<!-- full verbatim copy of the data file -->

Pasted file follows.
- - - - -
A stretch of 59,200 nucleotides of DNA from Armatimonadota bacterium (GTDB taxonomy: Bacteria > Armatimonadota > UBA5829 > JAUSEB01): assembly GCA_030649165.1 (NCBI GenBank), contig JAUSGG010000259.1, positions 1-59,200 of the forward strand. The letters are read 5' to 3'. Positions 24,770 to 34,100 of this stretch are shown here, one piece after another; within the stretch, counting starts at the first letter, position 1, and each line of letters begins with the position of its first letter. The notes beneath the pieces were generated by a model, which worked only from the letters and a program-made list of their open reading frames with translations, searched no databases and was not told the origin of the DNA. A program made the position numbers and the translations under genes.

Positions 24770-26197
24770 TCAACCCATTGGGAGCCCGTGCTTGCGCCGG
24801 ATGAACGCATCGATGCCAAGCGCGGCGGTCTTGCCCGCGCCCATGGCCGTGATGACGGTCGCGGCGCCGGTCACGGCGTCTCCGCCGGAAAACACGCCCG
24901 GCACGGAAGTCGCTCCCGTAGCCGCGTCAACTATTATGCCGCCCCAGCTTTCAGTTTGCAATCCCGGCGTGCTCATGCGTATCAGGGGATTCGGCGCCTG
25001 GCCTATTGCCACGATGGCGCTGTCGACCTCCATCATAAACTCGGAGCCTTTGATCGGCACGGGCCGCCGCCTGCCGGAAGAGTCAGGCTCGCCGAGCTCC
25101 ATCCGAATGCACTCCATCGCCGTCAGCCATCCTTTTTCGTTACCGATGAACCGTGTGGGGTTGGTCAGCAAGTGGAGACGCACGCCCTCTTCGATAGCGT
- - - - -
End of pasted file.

A stretch of 59,200 nucleotides of DNA from Armatimonadota bacterium (GTDB taxonomy: Bacteria > Armatimonadota > UBA5829 > JAUSEB01): assembly GCA_030649165.1 (NCBI GenBank), contig JAUSGG010000259.1, positions 1-59,200 of the forward strand. The letters are read 5' to 3'. Positions 24,770 to 34,100 of this stretch are shown here, one piece after another; within the stretch, counting starts at the first letter, position 1, and each line of letters begins with the position of its first letter. The notes beneath the pieces were generated by a model, which worked only from the letters and a program-made list of their open reading frames with translations, searched no databases and was not told the origin of the DNA. A program made the position numbers and the translations under genes.

Positions 24770-26197
24770 TCAACCCATTGGGAGCCCGTGCTTGCGCCGG
24801 ATGAACGCATCGATGCCAAGCGCGGCGGTCTTGCCCGCGCCCATGGCCGTGATGACGGTCGCGGCGCCGGTCACGGCGTCTCCGCCGGAAAACACGCCCG
24901 GCACGGAAGTCGCTCCCGTAGCCGCGTCAACTATTATGCCGCCCCAGCTTTCAGTTTGCAATCCCGGCGTGCTCATGCGTATCAGGGGATTCGGCGCCTG
25001 GCCTATTGCCACGATGGCGCTGTCGACCTCCATCATAAACTCGGAGCCTTTGATCGGCACGGGCCGCCGCCTGCCGGAAGAGTCAGGCTCGCCGAGCTCC
25101 ATCCGAATGCACTCCATCGCCGTCAGCCATCCTTTTTCGTTACCGATGAACCGTGTGGGGTTGGTCAGCAAGTGGAGACGCACGCCCTCTTCGATAGCGT